Magnetic Resonance in Medical Sciences
Online ISSN : 1880-2206
Print ISSN : 1347-3182
ISSN-L : 1347-3182
Volume 9 , Issue 2
Showing 1-8 articles out of 8 articles from the selected issue
Review
  • Sumitaka HASEGAWA, Takako FURUKAWA, Tsuneo SAGA
    Type: Review
    2010 Volume 9 Issue 2 Pages 37-47
    Published: 2010
    Released: June 24, 2010
    JOURNALS OPEN ACCESS
    Molecular imaging using magnetic resonance (MR) imaging has been actively investigated and made rapid progress in the past decade. Applied to cancer gene therapy, the technique's high spatial resolution allows evaluation of gene delivery into target tissues. Because noninvasive monitoring of the duration, location, and magnitude of transgene expression in tumor tissues or cells provides useful information for assessing therapeutic efficacy and optimizing protocols, molecular imaging is expected to become a critical step in the success of cancer gene therapy in the near future. We present a brief overview of the current status of molecular MR imaging, especially in vivo reporter gene imaging using ferritin and other reporters, discuss its application to cancer gene therapy, and present our research of MR imaging detection of electroporation-mediated cancer gene therapy using the ferritin reporter gene.
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Major Papers
  • Masaya MATSUSHIMA, Shinji NAGANAWA, Mitsuru IKEDA, Shigeki ITOH, Hiros ...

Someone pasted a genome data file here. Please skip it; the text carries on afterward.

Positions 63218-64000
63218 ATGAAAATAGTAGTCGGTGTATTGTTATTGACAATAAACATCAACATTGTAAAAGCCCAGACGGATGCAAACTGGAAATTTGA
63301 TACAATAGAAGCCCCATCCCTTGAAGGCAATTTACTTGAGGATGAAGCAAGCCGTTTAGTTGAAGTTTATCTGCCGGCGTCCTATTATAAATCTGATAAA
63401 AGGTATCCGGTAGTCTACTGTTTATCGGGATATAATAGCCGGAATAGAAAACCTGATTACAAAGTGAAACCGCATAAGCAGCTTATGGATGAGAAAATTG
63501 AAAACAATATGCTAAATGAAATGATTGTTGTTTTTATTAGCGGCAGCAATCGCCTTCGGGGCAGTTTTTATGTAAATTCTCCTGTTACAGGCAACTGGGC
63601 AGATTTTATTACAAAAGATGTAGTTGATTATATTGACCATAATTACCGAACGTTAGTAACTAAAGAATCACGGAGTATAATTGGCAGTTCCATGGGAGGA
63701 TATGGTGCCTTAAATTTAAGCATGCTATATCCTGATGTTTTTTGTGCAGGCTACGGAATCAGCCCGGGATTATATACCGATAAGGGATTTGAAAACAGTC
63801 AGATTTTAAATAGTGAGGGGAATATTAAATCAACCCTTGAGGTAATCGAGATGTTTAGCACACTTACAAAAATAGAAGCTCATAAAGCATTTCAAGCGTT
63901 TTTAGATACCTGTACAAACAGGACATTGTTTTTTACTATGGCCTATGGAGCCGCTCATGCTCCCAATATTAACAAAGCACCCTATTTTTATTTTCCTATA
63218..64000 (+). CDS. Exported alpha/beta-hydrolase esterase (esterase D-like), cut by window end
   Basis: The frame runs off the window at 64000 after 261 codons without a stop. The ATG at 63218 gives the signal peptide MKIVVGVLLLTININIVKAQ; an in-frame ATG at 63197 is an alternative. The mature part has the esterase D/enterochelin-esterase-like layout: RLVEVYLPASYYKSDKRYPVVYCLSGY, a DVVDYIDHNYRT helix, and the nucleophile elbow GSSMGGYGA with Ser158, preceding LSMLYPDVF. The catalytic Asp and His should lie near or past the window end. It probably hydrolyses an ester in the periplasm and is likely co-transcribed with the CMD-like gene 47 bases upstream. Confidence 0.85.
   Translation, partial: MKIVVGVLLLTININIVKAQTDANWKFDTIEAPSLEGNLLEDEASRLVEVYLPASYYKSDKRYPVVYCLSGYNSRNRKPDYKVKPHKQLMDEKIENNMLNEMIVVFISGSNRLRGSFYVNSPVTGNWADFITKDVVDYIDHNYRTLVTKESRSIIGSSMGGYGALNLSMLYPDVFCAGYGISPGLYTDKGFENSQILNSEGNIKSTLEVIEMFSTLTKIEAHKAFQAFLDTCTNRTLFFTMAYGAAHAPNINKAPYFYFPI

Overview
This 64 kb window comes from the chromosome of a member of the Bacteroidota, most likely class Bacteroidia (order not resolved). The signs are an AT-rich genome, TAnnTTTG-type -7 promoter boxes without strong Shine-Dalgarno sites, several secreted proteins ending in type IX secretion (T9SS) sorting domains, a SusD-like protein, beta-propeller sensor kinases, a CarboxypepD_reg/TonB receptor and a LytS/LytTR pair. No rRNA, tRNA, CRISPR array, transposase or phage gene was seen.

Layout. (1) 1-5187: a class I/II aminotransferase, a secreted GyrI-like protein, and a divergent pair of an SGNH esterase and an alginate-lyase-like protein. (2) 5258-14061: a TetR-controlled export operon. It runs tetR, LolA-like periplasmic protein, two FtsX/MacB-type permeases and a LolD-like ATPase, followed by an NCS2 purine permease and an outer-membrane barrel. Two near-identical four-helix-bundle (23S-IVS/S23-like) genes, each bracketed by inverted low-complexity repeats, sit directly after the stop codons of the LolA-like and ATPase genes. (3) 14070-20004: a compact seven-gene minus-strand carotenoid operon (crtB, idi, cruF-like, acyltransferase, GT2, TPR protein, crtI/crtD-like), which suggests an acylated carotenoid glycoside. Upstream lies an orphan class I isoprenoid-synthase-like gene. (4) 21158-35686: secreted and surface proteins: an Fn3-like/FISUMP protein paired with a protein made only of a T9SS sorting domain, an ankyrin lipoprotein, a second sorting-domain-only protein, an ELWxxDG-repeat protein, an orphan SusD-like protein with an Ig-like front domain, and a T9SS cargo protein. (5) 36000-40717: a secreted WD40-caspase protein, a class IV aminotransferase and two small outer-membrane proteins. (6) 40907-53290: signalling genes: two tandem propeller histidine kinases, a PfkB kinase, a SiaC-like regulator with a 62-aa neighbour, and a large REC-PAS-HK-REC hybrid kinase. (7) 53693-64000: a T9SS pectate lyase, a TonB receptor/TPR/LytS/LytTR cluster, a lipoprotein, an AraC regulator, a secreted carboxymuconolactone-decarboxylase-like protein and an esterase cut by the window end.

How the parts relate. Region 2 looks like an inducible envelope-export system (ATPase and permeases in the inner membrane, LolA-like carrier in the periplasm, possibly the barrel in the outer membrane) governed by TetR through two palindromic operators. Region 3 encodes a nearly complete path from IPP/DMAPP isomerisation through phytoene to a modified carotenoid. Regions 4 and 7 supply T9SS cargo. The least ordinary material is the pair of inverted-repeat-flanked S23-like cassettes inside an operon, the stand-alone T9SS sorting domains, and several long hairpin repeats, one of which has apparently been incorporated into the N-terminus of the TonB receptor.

Type: Major Paper
    2010 Volume 9 Issue 2 Pages 49-58
    Published: 2010
    Released: June 24, 2010
    JOURNALS OPEN ACCESS
    Purpose: We assessed the value of adding a breath-hold, black-blood, fluid-attenuated, inversion recovery (BH-BB-FLAIR) sequence with a small motion-probing gradient (b=10 s/mm2) using superparamagnetic iron oxide (SPIO) to our present studies that utilize SPIO to detect hepatocellular carcinoma (HCC). We used inversion recovery (IR) in a FLAIR sequence to suppress signals from cysts and a low b-value to suppress vessel signals and provide higher signal to noise than that using high b-value diffusion-weighted imaging. Use of SPIO is expected to reduce the signal in both normal liver parenchyma and in most benign lesions.
    Materials and Methods: In 19 patients, we reviewed 38 HCC nodules diagnosed by CT arterioportography (CTAP) and CT during hepatic arteriography (CTHA). We divided SPIO-mediated images into sets, those obtained with and without BH-BB-FLAIR. Six radiologists individually interpreted the 2 image sets and sorted them by their confidence levels for the presence of HCC, and we calculated the area under the receiver operating characteristic (ROC) curve (Az) for each image set.
    Results: On images obtained with BH-BB-FLAIR after SPIO administration, 33 of the 38 HCC nodules appeared as areas of high signal and cyst signal was extinguished. The ROC analysis showed significantly higher Az values in the set with BH-BB-FLAIR (0.89) than in the set without (0.83).
    Conclusions: Adding BH-BB-FLAIR to existing SPIO-mediated imaging protocols improved detection of HCC nodules and added only 24 s to the scan time.